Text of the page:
Eligible fisheries for MSC certification — Marine Stewardship Council
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Eligible fisheries for MSC certification

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MSC certification is available to all wild-capture fisheries, regardless of their size, scale, ecology, geography or technology. 

Any wild-capture marine or freshwater fishery can be assessed against the MSC Fisheries Standard but pure aquaculture fisheries are not within the scope of MSC assessment.

Enhanced fisheries and the MSC

Between pure wild-capture fisheries and pure aquaculture, there is a broad spectrum of fisheries that involve human intervention – the enhanced fisheries. The MSC has three categories of enhanced fishery:

  1. Catch and Grow fisheries - also known as Capture-based Aquaculture. For example, rope grown mussels. The important factor that separates this from pure aquaculture is that the fish start out being caught from the wild.
  2. Hatch and Catch fisheries - also known as Culture-based fisheries. In these fisheries, the fishers introduce eggs, larvae or young fish into the wild from hatcheries and then catch them from the wild when they have matured.
  3. Habitat modified fisheries - for example, providing ropes for mussels to grow on.

To be eligible, enhanced fisheries must meet criteria around:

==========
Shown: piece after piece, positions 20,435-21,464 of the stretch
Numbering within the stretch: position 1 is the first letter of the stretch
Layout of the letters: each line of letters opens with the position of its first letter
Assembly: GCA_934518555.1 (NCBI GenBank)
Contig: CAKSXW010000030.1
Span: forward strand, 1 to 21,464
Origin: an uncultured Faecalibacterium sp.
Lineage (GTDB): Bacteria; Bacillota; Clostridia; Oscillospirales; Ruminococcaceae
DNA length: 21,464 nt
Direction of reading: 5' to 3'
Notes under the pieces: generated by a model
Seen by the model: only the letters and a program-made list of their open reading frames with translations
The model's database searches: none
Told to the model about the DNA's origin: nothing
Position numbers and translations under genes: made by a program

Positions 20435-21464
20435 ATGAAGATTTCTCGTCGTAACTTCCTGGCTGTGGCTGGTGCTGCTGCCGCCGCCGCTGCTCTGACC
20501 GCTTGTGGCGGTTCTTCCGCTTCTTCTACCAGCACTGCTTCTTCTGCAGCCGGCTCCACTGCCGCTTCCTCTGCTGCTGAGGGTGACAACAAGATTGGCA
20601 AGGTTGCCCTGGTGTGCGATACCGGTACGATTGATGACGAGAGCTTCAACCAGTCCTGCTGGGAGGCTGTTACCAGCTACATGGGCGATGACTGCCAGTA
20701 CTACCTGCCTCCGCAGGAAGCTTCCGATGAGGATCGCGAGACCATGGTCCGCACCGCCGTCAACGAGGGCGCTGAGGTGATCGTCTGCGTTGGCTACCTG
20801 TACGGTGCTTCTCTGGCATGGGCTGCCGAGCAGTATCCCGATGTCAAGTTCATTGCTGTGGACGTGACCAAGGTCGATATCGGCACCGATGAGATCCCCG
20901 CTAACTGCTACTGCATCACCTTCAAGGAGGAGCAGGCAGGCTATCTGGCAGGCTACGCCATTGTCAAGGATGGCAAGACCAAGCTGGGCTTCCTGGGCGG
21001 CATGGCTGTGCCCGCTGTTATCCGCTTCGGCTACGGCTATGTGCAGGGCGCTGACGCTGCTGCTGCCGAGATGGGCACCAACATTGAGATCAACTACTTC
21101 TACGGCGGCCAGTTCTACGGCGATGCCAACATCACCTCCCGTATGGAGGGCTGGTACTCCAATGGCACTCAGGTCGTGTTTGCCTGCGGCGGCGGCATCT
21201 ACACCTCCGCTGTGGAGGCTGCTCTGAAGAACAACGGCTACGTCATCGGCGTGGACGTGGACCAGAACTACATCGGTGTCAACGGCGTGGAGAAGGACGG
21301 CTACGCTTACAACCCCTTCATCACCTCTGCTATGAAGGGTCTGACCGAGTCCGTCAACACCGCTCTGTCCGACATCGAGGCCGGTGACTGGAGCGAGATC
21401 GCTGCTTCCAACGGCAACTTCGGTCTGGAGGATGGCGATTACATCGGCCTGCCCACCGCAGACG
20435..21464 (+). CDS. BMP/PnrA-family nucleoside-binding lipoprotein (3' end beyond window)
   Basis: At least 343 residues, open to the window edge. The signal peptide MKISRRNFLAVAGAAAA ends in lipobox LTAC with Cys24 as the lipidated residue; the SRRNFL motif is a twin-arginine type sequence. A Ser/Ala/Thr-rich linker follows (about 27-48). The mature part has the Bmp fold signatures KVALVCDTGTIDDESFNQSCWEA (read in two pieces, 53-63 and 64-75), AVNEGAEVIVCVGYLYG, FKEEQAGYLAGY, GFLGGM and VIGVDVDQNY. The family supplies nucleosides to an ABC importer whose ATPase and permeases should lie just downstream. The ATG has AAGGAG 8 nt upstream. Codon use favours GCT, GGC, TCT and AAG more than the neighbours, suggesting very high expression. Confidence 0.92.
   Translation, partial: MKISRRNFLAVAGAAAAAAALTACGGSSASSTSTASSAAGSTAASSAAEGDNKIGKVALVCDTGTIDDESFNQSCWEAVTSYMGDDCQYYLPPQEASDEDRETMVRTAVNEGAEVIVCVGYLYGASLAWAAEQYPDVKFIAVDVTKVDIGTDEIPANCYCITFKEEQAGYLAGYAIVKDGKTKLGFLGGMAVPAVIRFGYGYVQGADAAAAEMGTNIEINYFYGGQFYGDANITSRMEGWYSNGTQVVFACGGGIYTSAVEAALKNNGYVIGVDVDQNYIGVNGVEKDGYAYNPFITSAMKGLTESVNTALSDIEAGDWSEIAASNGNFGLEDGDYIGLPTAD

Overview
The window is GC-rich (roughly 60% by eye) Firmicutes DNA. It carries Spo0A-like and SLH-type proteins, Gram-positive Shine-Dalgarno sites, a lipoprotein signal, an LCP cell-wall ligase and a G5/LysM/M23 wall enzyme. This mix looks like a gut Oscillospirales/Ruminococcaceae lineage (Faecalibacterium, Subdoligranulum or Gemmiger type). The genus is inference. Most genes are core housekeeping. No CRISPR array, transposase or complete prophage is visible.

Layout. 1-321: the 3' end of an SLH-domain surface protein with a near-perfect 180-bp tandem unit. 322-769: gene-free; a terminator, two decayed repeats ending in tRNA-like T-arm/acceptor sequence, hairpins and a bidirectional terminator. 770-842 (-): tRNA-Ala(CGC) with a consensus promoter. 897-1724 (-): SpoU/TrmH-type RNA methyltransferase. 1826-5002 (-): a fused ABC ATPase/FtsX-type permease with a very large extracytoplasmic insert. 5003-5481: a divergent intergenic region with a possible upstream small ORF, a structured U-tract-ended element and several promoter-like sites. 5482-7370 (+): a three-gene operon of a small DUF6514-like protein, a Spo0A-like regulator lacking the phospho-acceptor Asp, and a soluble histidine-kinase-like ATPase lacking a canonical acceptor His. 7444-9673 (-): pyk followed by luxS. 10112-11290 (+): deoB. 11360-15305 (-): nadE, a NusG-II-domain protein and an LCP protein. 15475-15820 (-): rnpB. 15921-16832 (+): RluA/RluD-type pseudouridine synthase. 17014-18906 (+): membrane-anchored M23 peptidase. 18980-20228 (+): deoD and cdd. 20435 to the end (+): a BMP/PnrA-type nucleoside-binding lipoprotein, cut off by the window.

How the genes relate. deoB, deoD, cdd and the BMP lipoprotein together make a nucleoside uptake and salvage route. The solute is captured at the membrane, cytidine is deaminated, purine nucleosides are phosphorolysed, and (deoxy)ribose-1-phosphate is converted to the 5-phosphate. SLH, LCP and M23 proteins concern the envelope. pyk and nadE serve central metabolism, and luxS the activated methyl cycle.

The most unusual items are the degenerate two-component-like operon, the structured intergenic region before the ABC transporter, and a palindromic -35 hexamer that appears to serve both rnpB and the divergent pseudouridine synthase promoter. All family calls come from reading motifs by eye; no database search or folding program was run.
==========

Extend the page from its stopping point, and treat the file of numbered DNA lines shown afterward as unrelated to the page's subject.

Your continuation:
• the link to and maintenance of a wild-stock
  • how the fish are fed and looked after
  • the impact the enhanced fishery has on the habitats and wider ecosystem.

For full details of enhanced fisheries see Fisheries Certification Requirements and guidance

Fisheries with limited data

Many fisheries do not have access to detailed scientific research data that is typically evaluated in an MSC assessment. This is particularly true for small scale and developing country fisheries. However options are available:

Read about risk-based assessment >
Or contact us

Fisheries not eligible

This includes fisheries that:

  • are targeting amphibians, reptiles, birds and mammals
  • are using destructive fishing practices (such as poison or explosives)
  • have been successfully prosecuted for forced labour violations within the last two years  
  • are conducted under a controversial unilateral exemption to an international agreement
  • are purely aquaculture, although some forms of enhanced fishery may be eligible for assessment.

To find out more go to:

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